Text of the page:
What is Causation?(

When we philosophers think about causation we are primarily interested in what causation is—what exactly is the relation between cause and effect? Or, more or less equivalently, how and in virtue of what is the cause connected to the effect? But we are also interested in an epistemic issue, viz., the possibility of causal knowledge: how, if at all, can causal knowledge be obtained? The two issues are, of course, conceptually distinct—but to many thinkers, there is a connection between them. A metaphysical account of causation would be useless if it did not make, at least in principle, causal knowledge possible. Conversely, many philosophers, mostly of an empiricist persuasion, have taken the possibility of causal knowledge to act as a constraint on the metaphysics of causation: no feature that cannot in principle become the object of knowledge can be attributed to causation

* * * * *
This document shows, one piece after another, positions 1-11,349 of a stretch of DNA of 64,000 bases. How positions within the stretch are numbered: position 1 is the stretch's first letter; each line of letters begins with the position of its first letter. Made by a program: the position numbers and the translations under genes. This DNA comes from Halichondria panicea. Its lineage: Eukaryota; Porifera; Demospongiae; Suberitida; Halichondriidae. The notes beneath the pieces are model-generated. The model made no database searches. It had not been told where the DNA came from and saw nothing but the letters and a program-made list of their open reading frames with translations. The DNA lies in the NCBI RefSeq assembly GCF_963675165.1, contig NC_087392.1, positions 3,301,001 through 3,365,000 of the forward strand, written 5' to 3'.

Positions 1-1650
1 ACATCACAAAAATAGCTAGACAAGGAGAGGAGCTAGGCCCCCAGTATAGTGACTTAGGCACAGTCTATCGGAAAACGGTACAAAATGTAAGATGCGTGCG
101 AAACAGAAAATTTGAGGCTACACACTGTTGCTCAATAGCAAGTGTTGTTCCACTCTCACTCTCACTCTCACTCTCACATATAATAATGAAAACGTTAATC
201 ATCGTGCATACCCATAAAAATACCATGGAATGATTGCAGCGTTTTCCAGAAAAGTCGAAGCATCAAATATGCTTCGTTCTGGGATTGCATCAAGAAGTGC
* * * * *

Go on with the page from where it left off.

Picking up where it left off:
Keywords No keywords specified (fix it)
Categories (categorize this paper)
 Save to my reading list
Follow the author(s)
My bibliography
Export citation
Find it on Scholar
Edit this record
Mark as duplicate
Revision history Request removal from index
Download options
PhilPapers Archive

Upload a copy of this paper     Check publisher's policy on self-archival     Papers currently archived: 24,433
External links
Setup an account with your affiliations in order to access resources via your University's proxy server
Configure custom proxy (use this if your affiliation does not provide a proxy)
Through your library
References found in this work BETA

No references found.

Add more references

Citations of this work BETA

No citations found.

Add more citations

Similar books and articles

Monthly downloads

Added to index


Total downloads

107 ( #42,770 of 1,925,064 )

Recent downloads (6 months)

1 ( #418,130 of 1,925,064 )

How can I increase my downloads?

My notes
Sign in to use this feature

Start a new thread
There  are no threads in this forum
Nothing in this forum yet.